The campaign typography demonstrates similar thought and restraint featuring, as it does, the controlled but elegant, all-American Gotham typeface. Typography, the way in which typefaces are selected and used, has phenomenal power of influence over any written communication. If ill-considered as in, say, the average word processing document, it can hinder a message. If well thought out it can add significant weight to the written word, supporting its meaning through countless small details that communicate subliminally but are ultimately effective. Sender LLC, Obama’s branding consultancy, know this. The well-chosen Gotham reflects the candidate’s values through its physical attributes and pedigree, an effect only heightened by the refined and staggeringly consistent way it has been applied to all campaign materials, even to the placards held by supporters at his rallies. The suitability of the typeface is even more remarkable when the hundreds of similar typefaces are considered, the overwhelming majority of which have their origins in 1940s old Europe. Stephen Heller, a respected graphic design commentator, has noted that the consistency of brand message achieved by the Obama campaign has rarely been seen in commercial enterprise, let alone in the far less design savvy world of political campaigning.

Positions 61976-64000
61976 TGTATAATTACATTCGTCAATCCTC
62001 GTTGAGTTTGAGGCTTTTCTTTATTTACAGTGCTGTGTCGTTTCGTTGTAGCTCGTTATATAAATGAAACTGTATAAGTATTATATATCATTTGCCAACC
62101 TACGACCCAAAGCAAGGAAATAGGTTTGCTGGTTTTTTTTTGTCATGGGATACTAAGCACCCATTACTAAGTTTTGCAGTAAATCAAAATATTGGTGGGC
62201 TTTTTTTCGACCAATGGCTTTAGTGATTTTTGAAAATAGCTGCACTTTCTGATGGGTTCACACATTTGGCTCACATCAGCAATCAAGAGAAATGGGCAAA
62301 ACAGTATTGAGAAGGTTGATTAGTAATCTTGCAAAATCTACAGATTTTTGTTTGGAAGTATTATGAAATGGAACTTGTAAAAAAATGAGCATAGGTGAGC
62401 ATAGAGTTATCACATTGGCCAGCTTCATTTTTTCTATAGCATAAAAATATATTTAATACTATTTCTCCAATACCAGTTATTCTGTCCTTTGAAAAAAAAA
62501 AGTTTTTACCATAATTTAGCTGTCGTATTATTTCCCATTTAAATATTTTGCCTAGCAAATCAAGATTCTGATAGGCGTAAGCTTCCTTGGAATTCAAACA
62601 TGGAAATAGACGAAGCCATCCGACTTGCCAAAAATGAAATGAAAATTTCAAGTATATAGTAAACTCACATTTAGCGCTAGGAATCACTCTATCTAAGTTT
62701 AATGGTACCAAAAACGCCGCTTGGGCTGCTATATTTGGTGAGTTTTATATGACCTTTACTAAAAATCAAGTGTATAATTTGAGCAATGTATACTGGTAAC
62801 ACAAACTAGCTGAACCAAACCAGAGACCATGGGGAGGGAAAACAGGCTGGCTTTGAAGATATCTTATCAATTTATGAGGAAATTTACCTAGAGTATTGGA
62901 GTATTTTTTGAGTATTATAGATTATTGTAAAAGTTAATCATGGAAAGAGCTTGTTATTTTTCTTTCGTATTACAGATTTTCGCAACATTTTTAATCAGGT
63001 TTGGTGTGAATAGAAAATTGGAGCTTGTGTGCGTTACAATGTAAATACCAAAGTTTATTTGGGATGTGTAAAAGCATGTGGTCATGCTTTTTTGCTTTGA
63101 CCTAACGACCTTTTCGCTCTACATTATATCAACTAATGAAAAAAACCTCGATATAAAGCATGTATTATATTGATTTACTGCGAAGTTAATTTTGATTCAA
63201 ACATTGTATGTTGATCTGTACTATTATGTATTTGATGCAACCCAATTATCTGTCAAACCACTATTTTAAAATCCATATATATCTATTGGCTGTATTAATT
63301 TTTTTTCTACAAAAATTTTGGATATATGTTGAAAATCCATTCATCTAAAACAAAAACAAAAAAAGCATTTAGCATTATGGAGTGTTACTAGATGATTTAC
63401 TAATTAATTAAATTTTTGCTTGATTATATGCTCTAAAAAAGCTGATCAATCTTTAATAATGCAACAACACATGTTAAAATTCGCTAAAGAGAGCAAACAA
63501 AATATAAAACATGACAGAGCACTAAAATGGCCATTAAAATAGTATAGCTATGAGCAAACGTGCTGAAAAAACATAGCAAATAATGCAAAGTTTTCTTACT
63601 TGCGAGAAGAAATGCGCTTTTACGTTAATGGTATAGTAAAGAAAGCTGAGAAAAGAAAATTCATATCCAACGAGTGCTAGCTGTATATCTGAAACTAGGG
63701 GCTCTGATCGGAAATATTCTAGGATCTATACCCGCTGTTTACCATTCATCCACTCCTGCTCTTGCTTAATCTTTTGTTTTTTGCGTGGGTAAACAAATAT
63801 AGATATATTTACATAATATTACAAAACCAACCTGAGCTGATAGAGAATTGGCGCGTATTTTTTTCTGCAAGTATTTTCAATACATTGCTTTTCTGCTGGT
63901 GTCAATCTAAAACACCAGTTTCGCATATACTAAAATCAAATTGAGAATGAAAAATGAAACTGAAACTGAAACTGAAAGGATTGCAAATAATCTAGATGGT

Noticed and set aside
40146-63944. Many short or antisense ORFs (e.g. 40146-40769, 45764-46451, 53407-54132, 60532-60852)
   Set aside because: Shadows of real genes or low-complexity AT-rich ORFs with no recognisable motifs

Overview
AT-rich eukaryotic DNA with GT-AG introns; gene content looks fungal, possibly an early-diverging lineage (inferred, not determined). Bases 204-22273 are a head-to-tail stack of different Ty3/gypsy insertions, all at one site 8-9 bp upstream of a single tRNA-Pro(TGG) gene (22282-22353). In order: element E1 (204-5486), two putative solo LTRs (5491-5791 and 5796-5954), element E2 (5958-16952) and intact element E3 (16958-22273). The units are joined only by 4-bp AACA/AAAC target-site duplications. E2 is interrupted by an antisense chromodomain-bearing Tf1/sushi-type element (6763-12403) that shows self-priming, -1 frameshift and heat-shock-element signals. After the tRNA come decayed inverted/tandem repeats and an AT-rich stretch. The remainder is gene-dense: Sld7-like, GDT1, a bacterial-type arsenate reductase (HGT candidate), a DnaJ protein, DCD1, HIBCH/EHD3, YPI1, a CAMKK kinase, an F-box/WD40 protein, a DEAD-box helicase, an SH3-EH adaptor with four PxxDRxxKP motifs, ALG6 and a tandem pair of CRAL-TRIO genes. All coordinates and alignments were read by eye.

The typeface and the logo have been combined to happy effect in the highly customised campaign materials that are re-designed from state to state. Attendees of Obama rallies receive button badges, a fact which in itself is not so groundbreaking. The point of difference is that each variation contains a beautifully crafted piece of typography where the state’s initials crafted to be in perfect harmony with the Obama logo. The effect is one of considered localisation; the campaign belongs here, Obama belongs here, we (the campaign and yourself) are in union.
Yes, the word of typefaces is an interesting one and can be an important tool in trying to win a cause. At Sourceforge website you can download MS web fonts.
- Which Word Wednesday: Font vs. Typeface (fillingmypatchofsky.com)
- Opinion Column: Why Won’t Helvetica Go Away? (smashingmagazine.com)
- TDC type-design competition 2012 (ilovetypography.com)